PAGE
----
The Underground City
Pages: 1 2 3 4 5 6 7 8 9 10 11 12 13 14 15 16 17 18 19 20 21 22 23 24 25 26 27 28 29 Next page
broke gently on the beach, reflecting the starlight.
"Is this a lake?" said she.
"No," replied Harry, "it is a great river flowing towards
the sea, and soon opening so widely as to resemble a gulf.
Taste a little of the water in the hollow of your hand, Nell,
and you will perceive that it is not sweet like the waters
of Lake Malcolm."
The maiden bent towards the stream, and, raising a little water
to her lips, "This is quite salt," said she.
"Yes, the tide is full; the sea water flows up the river as far
as this," answered Harry.
"Oh, Harry! Harry!" exclaimed the maiden, "what can that red
glow on the horizon be? Is it a forest on fire?"
"No, it is the rising moon, Nell."
"To be sure, that's the moon," cried Jack Ryan, "a fine
big silver plate, which the spirits of air hand round and round
the sky to collect the stars in, like money."
"Why, Jack," said the engineer, laughing, "I had no idea you
could strike out such bold comparisons!"
"Well, but, Mr. Starr, it is a just comparison. Don't you see
the stars disappear as the moon passes on? so I suppose they
drop into it."
"What you mean to say, Jack, is that the superior brilliancy
of the moon eclipses that of stars of the sixth magnitude,
therefore they vanish as she approaches."
"How beautiful all this is!" repeated Nell again and again,
with her whole soul in her eyes. "But I thought the moon was round?"
"So she is, when 'full,'" said James Starr; "that means when she is just
opposite to the sun. But to-night the moon is in the last quarter,
shorn of her just proportions, and friend Jack's grand silver plate
looks more like a barber's basin."
"Oh, Mr. Starr, what a base comparison!" he exclaimed, "I was just going
to begin a sonnet to the moon, but your barber's basin has destroyed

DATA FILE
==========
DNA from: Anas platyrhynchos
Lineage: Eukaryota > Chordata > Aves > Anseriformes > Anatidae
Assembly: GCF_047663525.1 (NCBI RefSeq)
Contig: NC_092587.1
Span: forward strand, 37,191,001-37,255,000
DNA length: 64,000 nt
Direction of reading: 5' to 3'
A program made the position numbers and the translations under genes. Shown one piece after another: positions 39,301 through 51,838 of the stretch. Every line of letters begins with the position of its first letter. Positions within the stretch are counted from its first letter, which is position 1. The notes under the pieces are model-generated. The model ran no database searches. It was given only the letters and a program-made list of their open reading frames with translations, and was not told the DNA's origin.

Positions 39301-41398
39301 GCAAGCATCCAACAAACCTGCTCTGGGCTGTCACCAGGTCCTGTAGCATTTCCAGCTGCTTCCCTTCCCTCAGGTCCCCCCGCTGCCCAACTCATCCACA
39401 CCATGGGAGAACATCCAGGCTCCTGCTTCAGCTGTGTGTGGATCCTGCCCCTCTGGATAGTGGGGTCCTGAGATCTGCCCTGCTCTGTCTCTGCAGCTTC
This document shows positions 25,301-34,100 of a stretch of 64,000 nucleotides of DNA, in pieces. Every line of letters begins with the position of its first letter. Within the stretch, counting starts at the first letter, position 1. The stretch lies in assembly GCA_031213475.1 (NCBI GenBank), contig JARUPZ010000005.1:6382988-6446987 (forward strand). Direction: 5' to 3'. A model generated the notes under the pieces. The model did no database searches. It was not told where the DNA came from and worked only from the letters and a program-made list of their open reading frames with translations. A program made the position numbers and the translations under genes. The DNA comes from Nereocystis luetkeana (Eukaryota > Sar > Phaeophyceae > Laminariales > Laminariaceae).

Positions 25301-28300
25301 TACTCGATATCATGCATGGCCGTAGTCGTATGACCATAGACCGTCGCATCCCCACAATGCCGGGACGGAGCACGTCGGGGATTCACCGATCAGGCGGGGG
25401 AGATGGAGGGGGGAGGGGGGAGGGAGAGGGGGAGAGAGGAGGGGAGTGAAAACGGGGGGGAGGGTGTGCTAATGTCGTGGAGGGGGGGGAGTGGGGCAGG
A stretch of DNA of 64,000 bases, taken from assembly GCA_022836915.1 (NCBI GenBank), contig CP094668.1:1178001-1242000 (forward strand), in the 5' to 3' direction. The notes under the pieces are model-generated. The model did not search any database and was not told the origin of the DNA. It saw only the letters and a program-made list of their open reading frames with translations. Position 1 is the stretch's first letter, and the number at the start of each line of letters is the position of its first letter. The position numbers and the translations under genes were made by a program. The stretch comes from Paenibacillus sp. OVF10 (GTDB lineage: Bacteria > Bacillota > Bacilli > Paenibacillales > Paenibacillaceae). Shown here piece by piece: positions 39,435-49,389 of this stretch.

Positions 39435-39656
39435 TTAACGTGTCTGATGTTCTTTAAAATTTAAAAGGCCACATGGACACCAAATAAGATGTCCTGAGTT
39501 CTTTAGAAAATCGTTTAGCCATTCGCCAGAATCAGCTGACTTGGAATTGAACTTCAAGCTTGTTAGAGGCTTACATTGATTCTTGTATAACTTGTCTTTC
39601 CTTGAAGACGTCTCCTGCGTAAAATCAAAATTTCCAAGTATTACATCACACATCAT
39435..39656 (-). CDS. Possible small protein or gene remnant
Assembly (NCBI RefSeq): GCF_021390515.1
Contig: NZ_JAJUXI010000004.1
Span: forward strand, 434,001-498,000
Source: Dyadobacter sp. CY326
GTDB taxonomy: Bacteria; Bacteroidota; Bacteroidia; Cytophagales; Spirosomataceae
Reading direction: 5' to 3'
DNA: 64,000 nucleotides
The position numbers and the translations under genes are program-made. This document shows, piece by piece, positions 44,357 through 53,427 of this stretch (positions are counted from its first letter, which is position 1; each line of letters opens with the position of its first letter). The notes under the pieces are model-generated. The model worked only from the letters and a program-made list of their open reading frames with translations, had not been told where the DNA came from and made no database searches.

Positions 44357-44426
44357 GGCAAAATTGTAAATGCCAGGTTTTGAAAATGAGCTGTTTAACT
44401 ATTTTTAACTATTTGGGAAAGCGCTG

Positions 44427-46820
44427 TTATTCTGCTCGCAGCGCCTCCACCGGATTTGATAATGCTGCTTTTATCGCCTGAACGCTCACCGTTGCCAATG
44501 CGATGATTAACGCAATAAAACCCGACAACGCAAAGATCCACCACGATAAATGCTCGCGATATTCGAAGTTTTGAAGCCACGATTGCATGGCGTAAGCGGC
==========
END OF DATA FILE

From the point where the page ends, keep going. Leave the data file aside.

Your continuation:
all chance of an inspiration."
Gradually the moon ascended the heavens. Before her light
the lingering clouds fled away, while stars still sparkled
in the west, beyond the influence of her radiance.
Nell gazed in silence on the glorious spectacle.
The soft silvery light was pleasant to her eyes, and her little
trembling hand expressed to Harry, who clasped it, how deeply
she was affected by the scene.
"Let us embark now," said James Starr. "We have to get to the top
of Arthur's Seat before sunrise."
The boat was moored to a post on the bank. A boatman awaited them.
Nell and her friends took their seats; the sail was spread;
it quickly filled before the northwesterly breeze, and they sped
on their way.
What a new sensation was this for the maiden! She had been rowed on
the waters of Lake Malcolm; but the oar, handled ever so lightly by Harry,
always betrayed effort on the part of the oarsman. Now, for the
first time, Nell felt herself borne along with a gliding movement,
like that of a balloon through the air. The water was smooth as a lake,
and Nell reclined in the stern of the boat, enjoying its gentle rocking.
Occasionally the effect of the
moonlight on the waters was as though the boat sailed across
a glittering silver field. Little wavelets rippled along the banks.
It was enchanting.
At length Nell was overcome with drowsiness, her eyelids drooped,
her head sank on Harry's shoulder--she slept. Harry, sorry that
she should miss any of the beauties of this magnificent night,
would have aroused her.
"Let her sleep!" said the engineer. "She will better enjoy
the novelties of the day after a couple of hours' rest."
At two o'clock in the morning the boat reached Granton pier.
Nell awoke. "Have I been asleep?" inquired she.
"No, my child," said James Starr. "You have been dreaming
that you slept, that's all."
The night continued clear. The moon, riding in mid-heaven,
diffused her rays on all sides. In the little port of Granton
lay two or three fishing boats; they rocked gently on the waters
of the Firth. The wind fell as the dawn approached.
The atmosphere, clear of mists, promised one of those fine
autumn days so delicious on the sea coast.
A soft, transparent film of vapor lay along the horizon;
the first sunbeam would dissipate it; to the maiden it exhibited
that aspect of the sea which seems to blend it with the sky.
Her view was now enlarged, without producing the impression
of the boundless infinity of ocean.
Harry taking Nell's hand, they followed James Starr and Jack Ryan
as they traversed the deserted streets. To Nell, this suburb